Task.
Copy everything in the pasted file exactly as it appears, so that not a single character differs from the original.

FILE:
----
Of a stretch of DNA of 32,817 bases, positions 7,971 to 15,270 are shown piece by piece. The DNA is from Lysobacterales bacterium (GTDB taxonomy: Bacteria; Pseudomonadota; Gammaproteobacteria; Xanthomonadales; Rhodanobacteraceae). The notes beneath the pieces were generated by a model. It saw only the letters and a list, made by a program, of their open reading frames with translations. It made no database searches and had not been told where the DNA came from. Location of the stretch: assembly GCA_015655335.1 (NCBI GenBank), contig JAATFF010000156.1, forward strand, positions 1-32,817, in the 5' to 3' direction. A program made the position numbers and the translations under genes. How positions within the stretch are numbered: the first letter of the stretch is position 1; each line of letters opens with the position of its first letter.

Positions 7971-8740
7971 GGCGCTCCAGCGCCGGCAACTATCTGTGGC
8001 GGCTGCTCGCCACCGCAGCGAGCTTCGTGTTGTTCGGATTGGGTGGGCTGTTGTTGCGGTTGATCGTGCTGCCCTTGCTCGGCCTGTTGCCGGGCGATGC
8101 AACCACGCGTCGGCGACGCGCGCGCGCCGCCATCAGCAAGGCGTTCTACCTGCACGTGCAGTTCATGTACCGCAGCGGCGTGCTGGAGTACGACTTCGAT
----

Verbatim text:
Of a stretch of DNA of 32,817 bases, positions 7,971 to 15,270 are shown piece by piece. The DNA is from Lysobacterales bacterium (GTDB taxonomy: Bacteria; Pseudomonadota; Gammaproteobacteria; Xanthomonadales; Rhodanobacteraceae). The notes beneath the pieces were generated by a model. It saw only the letters and a list, made by a program, of their open reading frames with translations. It made no database searches and had not been told where the DNA came from. Location of the stretch: assembly GCA_015655335.1 (NCBI GenBank), contig JAATFF010000156.1, forward strand, positions 1-32,817, in the 5' to 3' direction. A program made the position numbers and the translations under genes. How positions within the stretch are numbered: the first letter of the stretch is position 1; each line of letters opens with the position of its first letter.

Positions 7971-8740
7971 GGCGCTCCAGCGCCGGCAACTATCTGTGGC
8001 GGCTGCTCGCCACCGCAGCGAGCTTCGTGTTGTTCGGATTGGGTGGGCTGTTGTTGCGGTTGATCGTGCTGCCCTTGCTCGGCCTGTTGCCGGGCGATGC
8101 AACCACGCGTCGGCGACGCGCGCGCGCCGCCATCAGCAAGGCGTTCTACCTGCACGTGCAGTTCATGTACCGCAGCGGCGTGCTGGAGTACGACTTCGAT